Of course, like some of the other food items on this list — like dark chocolate and avocados — cashews are high in fat and calories. That means a handful of them each day should be enough to get the benefits of magnesium without introducing new health concerns.

  1. Tuna fish

The tuna is one very popular fish. Whether consumed raw in sushi or mixed with mayonnaise and dill in a tuna sandwich, it’s arguably the most versatile sources of protein out there. But it’s also jam-packed with magnesium, which can help people with diabetes and heart conditions regular their blood sugar and blood pressure levels.

Of course, tuna fish isn’t the perfect food item. While it’s high in protein and magnesium and low in calories and fat, it can contain significant amounts of mercury, which is very unhealthy if consumed in high quantities. Meanwhile, canned tuna — easily the most popular and affordable way to get tuna — contains lots of added salt, which will be a problem for people with heart conditions. So, try to limit your consumption of tuna and try to stick to the fresh variety.

  1. Pumpkin seeds

Every October brings a new Halloween and, for many people, lots of pumpkin carving. That means lots of scooping out pumpkin guts and, if you’re smart, separating out and roasting the pumpkin seeds. With a bit of oil and salt — and perhaps a dash of garlic powder — roasted pumpkin seeds make for a delicious snack.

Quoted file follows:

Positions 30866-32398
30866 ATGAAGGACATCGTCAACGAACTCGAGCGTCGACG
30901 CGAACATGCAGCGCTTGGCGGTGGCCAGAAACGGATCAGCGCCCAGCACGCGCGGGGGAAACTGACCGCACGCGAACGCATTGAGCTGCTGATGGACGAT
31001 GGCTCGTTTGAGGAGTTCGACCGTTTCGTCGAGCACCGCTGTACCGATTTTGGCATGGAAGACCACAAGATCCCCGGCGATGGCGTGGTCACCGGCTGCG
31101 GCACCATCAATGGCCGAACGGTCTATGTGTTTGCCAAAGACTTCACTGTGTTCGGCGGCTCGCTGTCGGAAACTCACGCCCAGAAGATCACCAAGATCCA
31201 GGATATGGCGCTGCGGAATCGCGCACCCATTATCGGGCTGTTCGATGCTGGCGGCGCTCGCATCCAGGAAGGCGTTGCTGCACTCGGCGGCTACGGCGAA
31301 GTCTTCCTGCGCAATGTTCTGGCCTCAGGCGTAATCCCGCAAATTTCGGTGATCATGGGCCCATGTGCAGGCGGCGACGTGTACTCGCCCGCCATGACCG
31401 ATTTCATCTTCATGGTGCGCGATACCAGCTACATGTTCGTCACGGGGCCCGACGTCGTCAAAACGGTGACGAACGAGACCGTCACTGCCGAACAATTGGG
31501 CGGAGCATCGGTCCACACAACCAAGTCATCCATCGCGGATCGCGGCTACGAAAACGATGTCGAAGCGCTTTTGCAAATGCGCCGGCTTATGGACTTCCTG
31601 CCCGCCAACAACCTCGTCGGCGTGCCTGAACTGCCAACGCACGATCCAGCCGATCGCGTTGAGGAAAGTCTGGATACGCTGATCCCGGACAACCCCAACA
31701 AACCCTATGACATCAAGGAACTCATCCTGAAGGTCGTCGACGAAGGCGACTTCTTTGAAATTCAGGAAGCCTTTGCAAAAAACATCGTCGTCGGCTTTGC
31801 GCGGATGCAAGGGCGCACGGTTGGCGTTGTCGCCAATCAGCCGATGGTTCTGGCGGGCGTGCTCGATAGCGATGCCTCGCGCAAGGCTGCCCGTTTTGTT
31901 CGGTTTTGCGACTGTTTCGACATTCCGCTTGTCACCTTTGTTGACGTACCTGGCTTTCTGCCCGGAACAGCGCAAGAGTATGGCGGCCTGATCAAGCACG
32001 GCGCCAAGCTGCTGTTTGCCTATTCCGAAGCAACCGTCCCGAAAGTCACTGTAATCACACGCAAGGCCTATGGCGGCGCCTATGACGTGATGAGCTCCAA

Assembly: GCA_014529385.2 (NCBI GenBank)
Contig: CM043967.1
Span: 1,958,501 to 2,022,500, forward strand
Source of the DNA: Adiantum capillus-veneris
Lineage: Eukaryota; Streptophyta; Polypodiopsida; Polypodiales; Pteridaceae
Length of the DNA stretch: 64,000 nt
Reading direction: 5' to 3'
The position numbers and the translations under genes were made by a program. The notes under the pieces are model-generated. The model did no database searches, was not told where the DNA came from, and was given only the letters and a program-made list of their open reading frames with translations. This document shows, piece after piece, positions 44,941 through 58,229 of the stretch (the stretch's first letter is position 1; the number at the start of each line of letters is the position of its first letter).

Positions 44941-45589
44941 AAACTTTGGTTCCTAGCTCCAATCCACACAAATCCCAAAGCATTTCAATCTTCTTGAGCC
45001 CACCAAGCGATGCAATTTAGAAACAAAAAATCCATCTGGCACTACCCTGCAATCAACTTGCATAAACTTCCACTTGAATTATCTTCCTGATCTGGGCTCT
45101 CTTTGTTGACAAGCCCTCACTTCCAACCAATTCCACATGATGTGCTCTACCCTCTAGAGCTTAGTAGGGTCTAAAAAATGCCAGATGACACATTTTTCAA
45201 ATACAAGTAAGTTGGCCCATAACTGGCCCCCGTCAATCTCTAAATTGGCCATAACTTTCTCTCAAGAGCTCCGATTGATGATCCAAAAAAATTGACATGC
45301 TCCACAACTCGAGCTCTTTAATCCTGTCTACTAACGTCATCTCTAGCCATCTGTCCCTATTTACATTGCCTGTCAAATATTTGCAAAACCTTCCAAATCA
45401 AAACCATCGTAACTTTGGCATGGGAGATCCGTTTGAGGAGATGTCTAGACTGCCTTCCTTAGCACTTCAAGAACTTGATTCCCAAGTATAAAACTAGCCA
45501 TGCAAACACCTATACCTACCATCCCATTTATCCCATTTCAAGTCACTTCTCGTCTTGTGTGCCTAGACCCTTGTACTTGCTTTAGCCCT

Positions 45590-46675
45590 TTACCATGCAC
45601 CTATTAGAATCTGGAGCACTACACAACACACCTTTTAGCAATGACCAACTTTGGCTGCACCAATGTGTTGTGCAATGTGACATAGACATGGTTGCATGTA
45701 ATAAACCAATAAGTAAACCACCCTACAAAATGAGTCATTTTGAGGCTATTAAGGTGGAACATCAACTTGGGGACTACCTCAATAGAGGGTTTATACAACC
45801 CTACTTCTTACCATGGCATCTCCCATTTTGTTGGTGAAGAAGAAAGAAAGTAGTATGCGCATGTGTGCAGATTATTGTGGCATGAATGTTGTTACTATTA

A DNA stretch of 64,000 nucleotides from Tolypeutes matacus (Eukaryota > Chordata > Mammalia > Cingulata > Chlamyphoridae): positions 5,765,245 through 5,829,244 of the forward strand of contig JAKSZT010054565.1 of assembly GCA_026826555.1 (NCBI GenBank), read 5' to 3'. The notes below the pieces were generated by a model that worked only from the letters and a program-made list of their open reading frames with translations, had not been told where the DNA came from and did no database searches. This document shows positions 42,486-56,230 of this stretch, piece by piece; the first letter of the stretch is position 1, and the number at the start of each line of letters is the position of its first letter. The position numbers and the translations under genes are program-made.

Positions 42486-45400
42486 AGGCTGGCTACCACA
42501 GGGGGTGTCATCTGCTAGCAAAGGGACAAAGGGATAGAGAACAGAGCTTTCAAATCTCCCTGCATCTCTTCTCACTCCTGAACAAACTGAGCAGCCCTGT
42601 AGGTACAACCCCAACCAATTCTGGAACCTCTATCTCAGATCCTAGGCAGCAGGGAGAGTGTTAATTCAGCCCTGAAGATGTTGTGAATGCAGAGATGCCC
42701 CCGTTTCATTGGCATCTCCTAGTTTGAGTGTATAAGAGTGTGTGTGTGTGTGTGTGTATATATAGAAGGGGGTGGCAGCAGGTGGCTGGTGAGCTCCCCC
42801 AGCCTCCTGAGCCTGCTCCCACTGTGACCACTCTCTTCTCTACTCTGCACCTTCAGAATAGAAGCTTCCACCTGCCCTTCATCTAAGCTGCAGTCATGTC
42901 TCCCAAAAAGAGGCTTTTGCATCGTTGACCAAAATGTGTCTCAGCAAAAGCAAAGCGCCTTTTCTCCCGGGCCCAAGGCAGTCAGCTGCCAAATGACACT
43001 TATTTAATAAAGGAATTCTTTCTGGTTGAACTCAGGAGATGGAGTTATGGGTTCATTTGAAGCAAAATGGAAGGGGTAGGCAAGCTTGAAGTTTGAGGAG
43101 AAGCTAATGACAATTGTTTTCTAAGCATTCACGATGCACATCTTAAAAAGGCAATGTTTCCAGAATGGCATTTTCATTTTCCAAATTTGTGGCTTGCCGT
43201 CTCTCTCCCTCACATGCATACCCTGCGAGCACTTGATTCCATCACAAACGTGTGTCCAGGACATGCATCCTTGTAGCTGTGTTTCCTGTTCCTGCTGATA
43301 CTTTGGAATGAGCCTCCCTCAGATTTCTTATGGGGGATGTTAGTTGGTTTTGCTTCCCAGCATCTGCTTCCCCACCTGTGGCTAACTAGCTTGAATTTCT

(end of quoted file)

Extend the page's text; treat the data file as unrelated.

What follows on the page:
But you shouldn’t restrict your consumption of pumpkin seeds to the weeks surrounding Halloween. That’s because they’re very high in magnesium, which can help your body in a variety of ways. Just make sure to leave on the shells, which contain many of the most helpful nutrients found in pumpkin seeds.

  1. Dark chocolate

As if anyone needed another reason to eat chocolate! Surprisingly, dark chocolate contains a significant amount of magnesium. However, this depends largely on the cocoa percentage — the higher, the better, with over 60 per cent being ideal. This means the (generally more popular) milk chocolate won’t do you much good.

That said, even dark chocolate has its drawbacks. Like milk chocolate, it’s high in fat, sugar and calories. For these reasons, it’s best to consume it in moderation — in other words, just because dark chocolate is rather high in magnesium doesn’t mean you can binge on it!


                                                    Roasted Corn, Black Bean and Tomato Salad

Prep time 20 mins

Cook time 20 mins

Yield Serves 8




  • 2 tablespoons plus 1/3 cup olive oil
  • 1 onion, chopped
  • 2 cups corn kernels (from about 4 ears of corn)
  • 1/4 cup chopped cilantro
  • 2 15 1/2-oz. cans black beans, drained and rinsed
  • 3 tomatoes (about 1 lb.), cored, seeded and chopped
  • 3 tablespoons red wine vinegar
  • 2 teaspoons Dijon mustard
  • Salt and pepper
  • How to Make It
  1. Preheat oven to 400°F. Warm 2 Tbsp. oil in a large, ovenproof skillet over medium-high heat. Add onion and cook, stirring, until softened, about 3 minutes. Stir in corn and cook, stirring often, until tender, about 5 minutes. Transfer skillet to oven and roast, stirring often, until vegetables are lightly browned, about 20 minutes. Immediately transfer to a plate and cool.